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Cloich Cheann Fhaola Mythological Site
 

County

Donegal

Coordinates

N 55° 08' 26.94"   W 008° 05' 48.72"

Nearest town

Falcarragh

Grid Ref.

B 93824 32613

Map No.

1

Elevation a.s.l. (m)

46

Date of visit

Sunday 2 June 2019

GPS Accuracy (m)

3
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The stone on the tall pillar.


Behind the GAA pitch northeast of Falcarragh, there's a mythological stone, the Cloich Cheann Fhaola, meaning "The Stone of the Head of Mac Aneely".

The folklore tells of Balor na Súile Nimhe (Balor of the Evil Eye), a mythological king of Tory Island, who stole Glas Gaibhleann, a highly-prized cow, from Mac Aneely, a mainland chieftain.
So Mac Aneely decided to kill Balor for this theft, but his druid warned him that Balor could only be killed by the hand of his own grandson. The rumours of Mac Aneely's evil intent reached Balor who quickly put her daughter Eithne in prison on the eastern end of Tory Island. Mac Aneely arrived on the island disguised as a lady and managed to sneak into the prison. Upon meeting Mac Aneely, Eithne soon fell in love with him.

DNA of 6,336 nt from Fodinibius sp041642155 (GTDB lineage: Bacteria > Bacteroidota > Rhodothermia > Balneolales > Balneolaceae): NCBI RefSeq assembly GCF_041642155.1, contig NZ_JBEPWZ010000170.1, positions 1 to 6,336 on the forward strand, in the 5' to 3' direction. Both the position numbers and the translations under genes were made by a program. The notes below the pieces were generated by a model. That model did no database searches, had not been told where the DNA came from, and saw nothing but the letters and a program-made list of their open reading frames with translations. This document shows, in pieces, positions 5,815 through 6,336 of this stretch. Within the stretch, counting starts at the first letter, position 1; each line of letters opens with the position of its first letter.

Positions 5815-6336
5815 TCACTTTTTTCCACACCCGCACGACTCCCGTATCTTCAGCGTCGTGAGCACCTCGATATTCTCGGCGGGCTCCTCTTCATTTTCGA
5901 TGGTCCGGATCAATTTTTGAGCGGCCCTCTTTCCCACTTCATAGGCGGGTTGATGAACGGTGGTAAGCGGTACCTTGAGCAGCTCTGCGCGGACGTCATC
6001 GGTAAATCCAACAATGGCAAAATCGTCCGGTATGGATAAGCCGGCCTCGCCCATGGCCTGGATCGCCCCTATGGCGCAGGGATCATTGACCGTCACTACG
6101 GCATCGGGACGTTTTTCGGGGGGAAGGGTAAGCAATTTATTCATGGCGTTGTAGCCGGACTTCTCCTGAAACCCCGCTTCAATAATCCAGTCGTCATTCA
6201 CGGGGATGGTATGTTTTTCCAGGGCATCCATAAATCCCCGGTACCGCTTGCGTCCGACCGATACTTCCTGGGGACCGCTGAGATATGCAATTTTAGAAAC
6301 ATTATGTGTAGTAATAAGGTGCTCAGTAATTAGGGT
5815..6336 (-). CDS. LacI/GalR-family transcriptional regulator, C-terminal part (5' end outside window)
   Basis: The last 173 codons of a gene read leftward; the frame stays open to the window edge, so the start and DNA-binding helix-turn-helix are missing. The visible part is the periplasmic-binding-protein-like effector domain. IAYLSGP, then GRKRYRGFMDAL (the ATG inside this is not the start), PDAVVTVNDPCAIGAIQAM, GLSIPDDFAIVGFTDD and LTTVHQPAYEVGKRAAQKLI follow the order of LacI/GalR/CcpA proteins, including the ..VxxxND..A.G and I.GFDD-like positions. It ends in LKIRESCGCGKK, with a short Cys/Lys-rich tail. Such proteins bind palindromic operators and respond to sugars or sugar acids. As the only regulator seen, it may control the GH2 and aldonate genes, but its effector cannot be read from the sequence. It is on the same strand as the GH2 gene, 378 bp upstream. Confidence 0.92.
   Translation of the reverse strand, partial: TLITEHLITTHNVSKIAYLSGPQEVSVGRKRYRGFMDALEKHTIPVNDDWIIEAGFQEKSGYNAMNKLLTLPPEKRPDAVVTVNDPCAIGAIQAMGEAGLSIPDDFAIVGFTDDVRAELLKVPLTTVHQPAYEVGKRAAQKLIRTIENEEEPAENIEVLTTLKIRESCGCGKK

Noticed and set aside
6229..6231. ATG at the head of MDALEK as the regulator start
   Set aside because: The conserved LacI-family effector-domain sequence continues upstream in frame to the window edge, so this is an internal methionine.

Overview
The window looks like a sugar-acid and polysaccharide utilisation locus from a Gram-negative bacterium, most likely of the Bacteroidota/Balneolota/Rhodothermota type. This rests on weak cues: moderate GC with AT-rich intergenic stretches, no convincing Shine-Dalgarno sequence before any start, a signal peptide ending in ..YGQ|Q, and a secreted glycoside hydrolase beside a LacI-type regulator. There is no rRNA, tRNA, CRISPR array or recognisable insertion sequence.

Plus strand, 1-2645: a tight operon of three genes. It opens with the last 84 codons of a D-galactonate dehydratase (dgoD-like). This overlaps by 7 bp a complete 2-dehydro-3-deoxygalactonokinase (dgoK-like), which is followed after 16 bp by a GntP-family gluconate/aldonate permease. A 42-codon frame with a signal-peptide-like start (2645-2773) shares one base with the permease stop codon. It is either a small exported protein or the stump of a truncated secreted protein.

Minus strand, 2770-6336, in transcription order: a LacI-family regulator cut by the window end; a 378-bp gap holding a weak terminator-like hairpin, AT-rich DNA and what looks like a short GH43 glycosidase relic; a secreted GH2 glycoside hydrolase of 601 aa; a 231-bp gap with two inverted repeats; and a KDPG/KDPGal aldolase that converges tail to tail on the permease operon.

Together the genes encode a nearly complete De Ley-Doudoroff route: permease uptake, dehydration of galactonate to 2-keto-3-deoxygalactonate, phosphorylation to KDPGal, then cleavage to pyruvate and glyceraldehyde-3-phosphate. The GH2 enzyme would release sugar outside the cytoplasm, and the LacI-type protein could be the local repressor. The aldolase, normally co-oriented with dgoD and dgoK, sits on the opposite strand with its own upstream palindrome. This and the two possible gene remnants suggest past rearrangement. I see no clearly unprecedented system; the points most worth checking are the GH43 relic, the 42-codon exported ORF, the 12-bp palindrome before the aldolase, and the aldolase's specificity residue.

Later on, Mac Aneely returned to the mainland leaving Eithne pregnant of his children. She gave birth to three sons, and Balor ordered them to be drowned. But one of them, Lugh, survived and was fostered by his uncle Gavida, the blacksmith.
Meanwhile Balor got to the mainland and killed Mac Aneely by laying his head on a white stone and cutting his head off with his sword.
A few years later Lugh avenged the death of his father by thrusting a red hot spear through Balor's evil eye, killing him.
The white stone retained a red stain, which is said to be Mac Aneely's blood.
Lugh became known as the God of Light.

The roundish quartzite stone here at Falcarragh is said to be the stone where Balor killed Mac Aneely. A reddish small stain can be seen on its surface on the southeast (130°) side. It was placed on an about 5 metres tall pillar by Wybrant Olphert of Ballyconnell House in 1774.


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